Liberty University strives to be copyright compliant with the use of copyrighted resources for classes. This guide was created to assist professors in making informed decisions when using copyright resources. If you have further questions, please email email@example.com for assistance.
Please review Copyright Basics tab for background information on copyright.
When using copyrighted materials in class, we recommend exploring your options in this order:
Please note, always include a copyright notice on any works reproduced for class: Notice: This material is subject to the U.S. Copyright Law; further reproduction in violation of the law is prohibited.
When teaching a residential course, use of copyrighted material may meet the requirements of the Face-to-Face Teaching Exception. This exception cannot be used for distance teaching or within a course management system such as Blackboard or Canvas, please see the TEACH Act and Fair Use sections below for those courses.
If all of the following requirements are met, the work can be used without seeking permission:
If the use does not meet all of the above criteria, you can explore the Fair Use Exception below.
When teaching an online course, the TEACH Act may apply to the situation. This act was passed by Congress to address copyright issues in the digital environment by expanding the rights of online educators to make them closer to face-to-face teaching.
Faculty members can use the TEACH Act Checklist to determine if their use of the copyrighted material meets the requirements for this exception.
Please note that all requirements on the checklist must be met to use this copyright exception. If all requirements are not met, the faculty member can explore the Fair Use Exception below to determine if it applies.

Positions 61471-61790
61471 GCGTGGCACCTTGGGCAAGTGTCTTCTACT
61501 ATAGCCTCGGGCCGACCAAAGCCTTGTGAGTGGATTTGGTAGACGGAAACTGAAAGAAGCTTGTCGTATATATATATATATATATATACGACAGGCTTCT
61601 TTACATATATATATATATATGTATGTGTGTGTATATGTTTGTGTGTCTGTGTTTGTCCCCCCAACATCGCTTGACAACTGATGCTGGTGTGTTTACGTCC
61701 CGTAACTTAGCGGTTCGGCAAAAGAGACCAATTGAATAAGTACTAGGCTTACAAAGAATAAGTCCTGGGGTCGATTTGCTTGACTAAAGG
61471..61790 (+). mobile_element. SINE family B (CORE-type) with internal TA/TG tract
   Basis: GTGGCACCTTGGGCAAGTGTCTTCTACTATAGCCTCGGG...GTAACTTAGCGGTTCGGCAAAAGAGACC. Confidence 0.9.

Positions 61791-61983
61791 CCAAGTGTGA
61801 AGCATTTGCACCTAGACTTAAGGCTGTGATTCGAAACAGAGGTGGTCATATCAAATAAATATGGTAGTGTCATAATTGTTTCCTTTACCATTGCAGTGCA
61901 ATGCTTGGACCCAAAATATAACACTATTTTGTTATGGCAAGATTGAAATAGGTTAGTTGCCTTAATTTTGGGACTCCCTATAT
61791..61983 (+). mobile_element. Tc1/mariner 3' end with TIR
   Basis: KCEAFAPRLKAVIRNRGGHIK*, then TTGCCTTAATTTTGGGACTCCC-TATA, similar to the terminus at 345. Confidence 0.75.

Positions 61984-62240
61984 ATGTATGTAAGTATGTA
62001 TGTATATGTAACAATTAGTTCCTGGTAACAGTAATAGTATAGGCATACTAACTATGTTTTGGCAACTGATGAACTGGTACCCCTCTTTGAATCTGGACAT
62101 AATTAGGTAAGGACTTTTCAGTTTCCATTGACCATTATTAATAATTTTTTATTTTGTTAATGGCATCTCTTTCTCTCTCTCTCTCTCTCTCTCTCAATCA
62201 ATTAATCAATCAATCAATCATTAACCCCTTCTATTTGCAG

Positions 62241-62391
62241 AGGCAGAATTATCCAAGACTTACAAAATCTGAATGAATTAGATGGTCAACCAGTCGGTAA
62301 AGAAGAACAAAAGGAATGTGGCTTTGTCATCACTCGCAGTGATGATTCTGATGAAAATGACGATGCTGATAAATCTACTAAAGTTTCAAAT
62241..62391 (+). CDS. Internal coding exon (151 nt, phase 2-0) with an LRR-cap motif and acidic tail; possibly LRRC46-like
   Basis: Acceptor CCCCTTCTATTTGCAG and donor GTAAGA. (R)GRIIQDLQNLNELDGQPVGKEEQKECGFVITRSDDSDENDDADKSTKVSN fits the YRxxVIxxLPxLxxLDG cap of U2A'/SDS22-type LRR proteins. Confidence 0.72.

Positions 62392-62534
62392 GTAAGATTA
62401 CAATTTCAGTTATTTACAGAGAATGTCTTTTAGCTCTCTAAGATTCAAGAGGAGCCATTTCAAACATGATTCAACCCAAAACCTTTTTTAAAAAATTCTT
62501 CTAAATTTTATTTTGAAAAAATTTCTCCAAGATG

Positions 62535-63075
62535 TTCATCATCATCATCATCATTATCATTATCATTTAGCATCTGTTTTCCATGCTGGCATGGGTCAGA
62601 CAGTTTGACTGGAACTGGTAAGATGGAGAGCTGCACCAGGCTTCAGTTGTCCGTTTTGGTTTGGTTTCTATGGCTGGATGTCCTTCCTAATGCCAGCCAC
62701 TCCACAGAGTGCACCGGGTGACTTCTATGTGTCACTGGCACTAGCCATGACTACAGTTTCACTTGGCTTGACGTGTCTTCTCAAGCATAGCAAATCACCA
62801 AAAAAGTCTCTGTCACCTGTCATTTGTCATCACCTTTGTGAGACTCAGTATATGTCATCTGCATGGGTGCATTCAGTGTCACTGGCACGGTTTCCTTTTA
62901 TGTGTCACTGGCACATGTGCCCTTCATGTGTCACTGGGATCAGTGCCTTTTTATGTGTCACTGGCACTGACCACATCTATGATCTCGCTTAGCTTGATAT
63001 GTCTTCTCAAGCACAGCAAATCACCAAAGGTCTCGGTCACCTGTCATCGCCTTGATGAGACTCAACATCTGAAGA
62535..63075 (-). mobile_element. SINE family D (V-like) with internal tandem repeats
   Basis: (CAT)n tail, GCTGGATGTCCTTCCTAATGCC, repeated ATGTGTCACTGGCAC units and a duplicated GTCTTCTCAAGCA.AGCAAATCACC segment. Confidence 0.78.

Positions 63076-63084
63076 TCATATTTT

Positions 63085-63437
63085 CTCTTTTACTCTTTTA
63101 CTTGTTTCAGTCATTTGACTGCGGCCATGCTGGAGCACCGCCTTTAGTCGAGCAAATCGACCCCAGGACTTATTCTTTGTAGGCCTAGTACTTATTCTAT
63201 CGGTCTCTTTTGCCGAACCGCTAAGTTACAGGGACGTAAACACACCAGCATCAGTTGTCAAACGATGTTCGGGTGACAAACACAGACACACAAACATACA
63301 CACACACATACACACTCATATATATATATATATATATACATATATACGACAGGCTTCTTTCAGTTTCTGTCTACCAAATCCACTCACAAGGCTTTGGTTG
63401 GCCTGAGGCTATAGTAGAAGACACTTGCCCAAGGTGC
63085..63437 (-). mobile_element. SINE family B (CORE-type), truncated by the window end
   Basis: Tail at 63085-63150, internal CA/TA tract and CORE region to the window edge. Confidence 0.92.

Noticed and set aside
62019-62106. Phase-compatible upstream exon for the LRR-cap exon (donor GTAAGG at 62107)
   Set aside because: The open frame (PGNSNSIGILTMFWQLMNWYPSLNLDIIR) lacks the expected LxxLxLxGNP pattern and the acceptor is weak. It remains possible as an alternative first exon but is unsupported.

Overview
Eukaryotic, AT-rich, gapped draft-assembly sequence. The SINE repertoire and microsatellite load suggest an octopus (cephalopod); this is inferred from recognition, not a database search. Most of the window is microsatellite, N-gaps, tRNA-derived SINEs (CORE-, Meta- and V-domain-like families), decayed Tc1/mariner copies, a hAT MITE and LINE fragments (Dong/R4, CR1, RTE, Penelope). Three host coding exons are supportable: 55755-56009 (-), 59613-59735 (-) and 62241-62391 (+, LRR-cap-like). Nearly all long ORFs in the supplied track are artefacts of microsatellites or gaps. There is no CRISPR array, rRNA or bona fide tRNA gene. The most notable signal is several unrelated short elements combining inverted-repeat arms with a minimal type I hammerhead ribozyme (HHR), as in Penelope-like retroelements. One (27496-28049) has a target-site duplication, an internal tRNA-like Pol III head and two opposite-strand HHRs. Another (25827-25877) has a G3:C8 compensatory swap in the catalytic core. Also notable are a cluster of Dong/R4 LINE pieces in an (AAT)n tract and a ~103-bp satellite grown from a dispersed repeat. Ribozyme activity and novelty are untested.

When publishing or presenting their own scholarly works, faculty should consider two aspects of copyright:
Faculty Member as Author/Creator
In general, whoever creates a work is the copyright holder. (An exception would be works made for hire.) Copyright is automatic, and it is not necessary to register for copyright or use the © symbol. If you are interested in registering for copyright, please review the registration portal.
The copyright holder may grant permission to others who wish to use their work. They may also use a free Creative Commons license to allow others to use their work without asking for permission. A Creative Commons license allows the copyright holder to choose the terms by which others can use their works. All Creative Commons licenses require attribution to the author.
Copyrighted Materials within Publications/Presentations
When a work that includes copyrighted materials such as images and other audiovisual materials, graphs, charts, testing instruments, etc. is published or otherwise made publicly available, there are additional copyright considerations. Faculty can review the Copyright Basics tab for additional information.
In addition to citing their sources in order to avoid plagiarism, faculty will need to do one of the following if their use of copyrighted material falls outside of the Fair Use Guidelines: